What 3D Printing Can Do for the Restoration of Notre-Dame
The restoration of the iconic Notre-Dame causes some problems as most historical building materials such as Lutetian limestone are not available anymore. But unexpected help comes from the printing sector, as it is possible to 3D-print perfect replicas from the original material.
The whole world held its breath on this year’s April 15, when Paris’ most famous cathedral Notre-Dame caught fire. The damages on the 850-year-old Gothic building were massive and the roof and spire were nearly completely destroyed. In the aftermath of this catastrophe, many discussions came up about how to restore and finance it. The recently published, controversial five-year reconstruction goal set up by the French government fuelled the discussions even more. Notwithstanding these obstacles, there is another major problem obstructing the restoration plans: It is nearly impossible to rebuild Notre-Dame in its old form.
3D Printing vs. Historical Materials
The historical materials, which are needed to build the cathedral authentically, such as the enormous Beachwood beams and the Lutetian limestone are not available anymore. There are no trees of this size in France and the stone quarries for the limestone are deep underneath the Paris cityscape. Furthermore, experts with the technical know-how for specialized tasks like stonemasonry and woodworking are very hard to find. A British architect and expert for restoration, who helped to restore Windsor Castle, stated that this lack of skills definitely results in an increased time exposure for the whole project.
Facing these problems, many modern architects tried to find out, if it is necessary to rebuild Notre-Dame as close to its original condition as possible. Or could it be more efficient to solve the problem of 14th-century obstacles with 21st-century capabilities?
The almost complete digital recording of the cathedral benefits the restoration of Notre-Dame. We owe this at least in part to the fantastic and detailed work of the gaming company Ubisoft, which recreated a virtual cathedral for its game Assassin’s Creed Unity using old maps, photographs and drawings.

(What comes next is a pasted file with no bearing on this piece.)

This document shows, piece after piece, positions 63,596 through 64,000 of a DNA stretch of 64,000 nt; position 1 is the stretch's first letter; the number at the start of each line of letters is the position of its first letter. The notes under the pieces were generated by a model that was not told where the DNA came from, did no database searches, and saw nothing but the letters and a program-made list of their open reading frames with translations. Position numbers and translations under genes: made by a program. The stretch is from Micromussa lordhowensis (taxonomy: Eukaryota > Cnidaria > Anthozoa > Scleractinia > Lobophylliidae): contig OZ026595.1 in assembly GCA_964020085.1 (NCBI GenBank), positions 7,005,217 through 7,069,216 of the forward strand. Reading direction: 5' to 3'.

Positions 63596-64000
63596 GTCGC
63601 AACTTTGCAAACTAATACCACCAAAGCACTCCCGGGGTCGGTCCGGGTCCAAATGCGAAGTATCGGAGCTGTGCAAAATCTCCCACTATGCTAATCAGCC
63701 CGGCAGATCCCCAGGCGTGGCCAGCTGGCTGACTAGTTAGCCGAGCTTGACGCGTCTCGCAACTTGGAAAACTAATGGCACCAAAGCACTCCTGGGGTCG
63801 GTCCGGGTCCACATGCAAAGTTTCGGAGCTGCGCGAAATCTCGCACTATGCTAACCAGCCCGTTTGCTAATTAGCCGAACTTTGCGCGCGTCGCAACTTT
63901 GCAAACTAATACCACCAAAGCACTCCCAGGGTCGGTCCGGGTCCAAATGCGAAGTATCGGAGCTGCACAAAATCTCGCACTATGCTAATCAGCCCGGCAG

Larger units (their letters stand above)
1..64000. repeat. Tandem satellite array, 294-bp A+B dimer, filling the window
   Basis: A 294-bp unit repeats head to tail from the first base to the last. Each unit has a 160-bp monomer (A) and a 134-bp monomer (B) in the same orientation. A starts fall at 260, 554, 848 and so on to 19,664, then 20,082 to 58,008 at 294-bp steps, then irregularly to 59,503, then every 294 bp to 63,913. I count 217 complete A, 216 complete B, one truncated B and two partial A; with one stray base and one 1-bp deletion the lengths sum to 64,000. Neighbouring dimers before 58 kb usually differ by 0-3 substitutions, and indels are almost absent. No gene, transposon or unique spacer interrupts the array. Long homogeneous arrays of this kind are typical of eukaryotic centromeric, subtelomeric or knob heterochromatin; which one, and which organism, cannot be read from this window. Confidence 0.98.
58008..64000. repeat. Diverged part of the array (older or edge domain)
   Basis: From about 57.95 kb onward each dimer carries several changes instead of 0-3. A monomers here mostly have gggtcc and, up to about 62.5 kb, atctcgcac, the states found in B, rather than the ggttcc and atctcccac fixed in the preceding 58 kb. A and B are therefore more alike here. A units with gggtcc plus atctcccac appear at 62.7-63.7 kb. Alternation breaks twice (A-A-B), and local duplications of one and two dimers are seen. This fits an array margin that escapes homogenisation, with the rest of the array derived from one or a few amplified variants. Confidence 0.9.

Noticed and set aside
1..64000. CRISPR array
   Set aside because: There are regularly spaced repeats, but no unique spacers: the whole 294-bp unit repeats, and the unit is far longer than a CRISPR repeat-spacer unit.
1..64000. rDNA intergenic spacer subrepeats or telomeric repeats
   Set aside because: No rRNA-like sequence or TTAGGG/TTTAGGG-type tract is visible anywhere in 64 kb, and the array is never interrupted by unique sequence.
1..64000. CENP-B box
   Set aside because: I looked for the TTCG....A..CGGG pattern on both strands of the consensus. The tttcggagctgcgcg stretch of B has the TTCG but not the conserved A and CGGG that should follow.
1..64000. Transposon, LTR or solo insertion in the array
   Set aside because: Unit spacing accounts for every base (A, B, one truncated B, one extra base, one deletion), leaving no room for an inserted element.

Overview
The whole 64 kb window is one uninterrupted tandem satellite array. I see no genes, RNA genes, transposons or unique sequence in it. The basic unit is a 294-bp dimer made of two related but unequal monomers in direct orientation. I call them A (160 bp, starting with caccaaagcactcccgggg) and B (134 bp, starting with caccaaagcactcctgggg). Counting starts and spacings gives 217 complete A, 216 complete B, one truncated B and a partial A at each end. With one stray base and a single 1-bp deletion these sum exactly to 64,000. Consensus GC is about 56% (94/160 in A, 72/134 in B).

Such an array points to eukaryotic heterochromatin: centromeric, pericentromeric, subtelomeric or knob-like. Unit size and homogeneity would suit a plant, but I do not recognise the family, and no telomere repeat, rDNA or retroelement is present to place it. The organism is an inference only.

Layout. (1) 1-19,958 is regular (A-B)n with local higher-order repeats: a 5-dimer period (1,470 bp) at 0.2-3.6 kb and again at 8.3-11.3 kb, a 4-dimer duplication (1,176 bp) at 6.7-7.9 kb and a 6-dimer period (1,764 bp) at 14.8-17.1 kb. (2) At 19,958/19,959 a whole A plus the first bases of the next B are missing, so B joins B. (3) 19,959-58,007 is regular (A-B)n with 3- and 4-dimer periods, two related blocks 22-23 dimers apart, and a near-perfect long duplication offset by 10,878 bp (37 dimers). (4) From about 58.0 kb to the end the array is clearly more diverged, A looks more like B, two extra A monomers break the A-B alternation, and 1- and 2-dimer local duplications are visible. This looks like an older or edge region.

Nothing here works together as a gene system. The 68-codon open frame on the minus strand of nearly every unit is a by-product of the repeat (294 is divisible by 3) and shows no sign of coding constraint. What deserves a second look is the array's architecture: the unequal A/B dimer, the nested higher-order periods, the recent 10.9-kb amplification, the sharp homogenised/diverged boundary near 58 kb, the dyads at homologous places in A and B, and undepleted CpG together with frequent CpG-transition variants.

With this digital information it would be possible to use 3D printing to rebuild parts of Notre-Dame more efficient and at a lower price. Furthermore, the use of 3D printing technologies would perfectly fit the French government’s commitment to authenticity, as the authenticity of the final product is not negated by the methods or materials used. Indeed, the combination of digital information, historical design and advanced 3D printing techniques is able to produce perfect replicas which are in no way inferior to the old parts.
An Exciting Trial Run to Rebuild Notre-Dame
The Dutch company Concr3de has even already made a little test run and reprinted one of the famous gargoyles. Using a mixture of limestone and ash, very similar to the original materials of Notre-Dame, the replacement is as authentical as possible. Furthermore, it is possible to use the damaged materials of the cathedral as new resources for the 3D printing process giving them a second life. What was done by manual skill and labour can now be printed autonomously without losing the historical charm and authenticity.
Dimensional Innovations, a company from Kansas City, even want to 3D-print the entire spire. They are pitching their innovative project in a call for designs by France. In fact, that’s a method, which is not just a trend, as companies all over the world are already building complete houses by using 3D printing.
The tragedy of Note-Dame, as sad as it is, offers a great chance for 3D printing technology to prove its diverse application areas such as rescuing a historical and therefore important building without all the obstacles and problems a common restoration brings along. France is able to recreate a one-of-a-kind monument featuring the state-of-the-art technology of the 14th-century with today’s technology-pinnacle.
What do you think about rebuilding Notre Dame from its own ashes trough 3D printing? Is it an innovative new method or should the cathedral be recreated the classic way? Leave us a comment.
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